Vamanapureeswarar Temple, Thirumanikuzhi, Cuddalore
|Architectural style:||Dravidian architecture|
|Address:||Vamanapureeswarar Temple,Thirumanikuzhi Post,Cuddalore District – 607 401|
Temple Opening Time
This temple remains open from 7.00 AM to 11.00 AM in the morning and 4.30 PM to 8.30 PM in the evenings.
Devotees seeking “Santhana Prapthi” (child boon) come here and worship Goddess Ambujakshi. There is also a procedure involved in this worship. The devotees are advised to circumambulate the shrine eleven times wearing wet clothes on a new moon day. They are also advised to offer butter as “neivedhyam” and consume it for 45 days. Couples who are separated due to family problems worship Lord Shiva in this temple and offer their prayers. Devotees perform abishek to Mother and Lord and offer vastras.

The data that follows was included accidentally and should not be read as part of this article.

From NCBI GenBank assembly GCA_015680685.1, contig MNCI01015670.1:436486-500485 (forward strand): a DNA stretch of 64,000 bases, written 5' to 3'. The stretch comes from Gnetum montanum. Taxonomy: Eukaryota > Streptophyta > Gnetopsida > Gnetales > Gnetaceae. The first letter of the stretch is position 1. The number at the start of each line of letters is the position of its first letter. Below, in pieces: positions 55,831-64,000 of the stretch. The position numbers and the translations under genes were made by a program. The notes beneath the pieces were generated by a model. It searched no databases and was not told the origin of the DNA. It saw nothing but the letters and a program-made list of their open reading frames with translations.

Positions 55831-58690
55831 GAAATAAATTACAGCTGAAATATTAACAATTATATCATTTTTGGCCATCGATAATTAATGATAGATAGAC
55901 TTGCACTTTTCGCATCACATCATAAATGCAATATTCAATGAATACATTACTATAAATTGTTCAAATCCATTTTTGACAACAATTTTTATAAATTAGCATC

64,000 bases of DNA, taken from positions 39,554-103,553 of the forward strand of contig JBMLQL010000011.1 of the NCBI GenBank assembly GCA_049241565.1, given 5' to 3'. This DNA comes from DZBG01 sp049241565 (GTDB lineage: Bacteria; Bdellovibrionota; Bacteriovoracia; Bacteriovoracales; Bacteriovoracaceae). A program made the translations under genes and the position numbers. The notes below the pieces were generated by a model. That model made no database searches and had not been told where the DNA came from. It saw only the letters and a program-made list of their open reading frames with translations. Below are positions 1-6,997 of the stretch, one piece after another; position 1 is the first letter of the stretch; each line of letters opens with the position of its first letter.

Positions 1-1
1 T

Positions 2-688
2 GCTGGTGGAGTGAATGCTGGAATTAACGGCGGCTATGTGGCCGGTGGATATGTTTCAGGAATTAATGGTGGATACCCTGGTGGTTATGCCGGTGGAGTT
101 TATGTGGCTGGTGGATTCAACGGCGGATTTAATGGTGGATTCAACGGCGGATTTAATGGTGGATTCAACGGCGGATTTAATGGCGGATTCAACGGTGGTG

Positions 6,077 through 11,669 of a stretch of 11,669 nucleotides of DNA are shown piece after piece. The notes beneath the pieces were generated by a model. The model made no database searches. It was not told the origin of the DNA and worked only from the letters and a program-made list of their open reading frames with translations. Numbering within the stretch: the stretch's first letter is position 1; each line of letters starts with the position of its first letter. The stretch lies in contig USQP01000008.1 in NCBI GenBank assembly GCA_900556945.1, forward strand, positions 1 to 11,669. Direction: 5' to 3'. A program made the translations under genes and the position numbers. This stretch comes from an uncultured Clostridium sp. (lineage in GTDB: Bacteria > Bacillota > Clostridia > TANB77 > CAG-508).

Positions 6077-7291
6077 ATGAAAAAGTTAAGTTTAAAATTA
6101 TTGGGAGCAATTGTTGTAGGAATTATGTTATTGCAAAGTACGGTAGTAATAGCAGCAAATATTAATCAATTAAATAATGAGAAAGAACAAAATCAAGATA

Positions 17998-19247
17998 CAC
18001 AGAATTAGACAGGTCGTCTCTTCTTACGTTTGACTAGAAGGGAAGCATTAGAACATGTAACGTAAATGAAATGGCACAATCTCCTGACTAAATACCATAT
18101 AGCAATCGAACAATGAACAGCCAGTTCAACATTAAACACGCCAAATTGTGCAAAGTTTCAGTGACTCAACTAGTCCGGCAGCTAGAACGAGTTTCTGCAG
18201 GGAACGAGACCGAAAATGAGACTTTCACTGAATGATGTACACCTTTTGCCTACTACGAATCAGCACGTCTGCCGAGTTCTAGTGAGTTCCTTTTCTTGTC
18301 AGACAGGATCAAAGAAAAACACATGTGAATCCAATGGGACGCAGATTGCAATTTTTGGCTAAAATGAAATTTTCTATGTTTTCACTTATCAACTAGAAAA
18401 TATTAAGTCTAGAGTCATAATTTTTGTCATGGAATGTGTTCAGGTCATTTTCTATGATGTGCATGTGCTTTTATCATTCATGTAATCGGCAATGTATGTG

Legend / Local stories
The legend of this temple involves Lord Mahavishnu and Mahabali Chakravarthy – the grandson of the celebrated Vishnu devotee Prahladha. It is believed that Mahabali was a rat in his previous birth. While eating the ghee from a lamp in this temple’s sanctum, it incidentally raised the lamp’s wicks which was about to burn out. Pleased that the rat had lit a lamp in the temple, Lord Shiva granted the rat a boon that it will be reborn in a family of asura (demon) kings. This is how Mahabali Chakravarthy came into existence. Mahabali was very charitable by nature. He would be ready to offer assistance to anyone in need of help.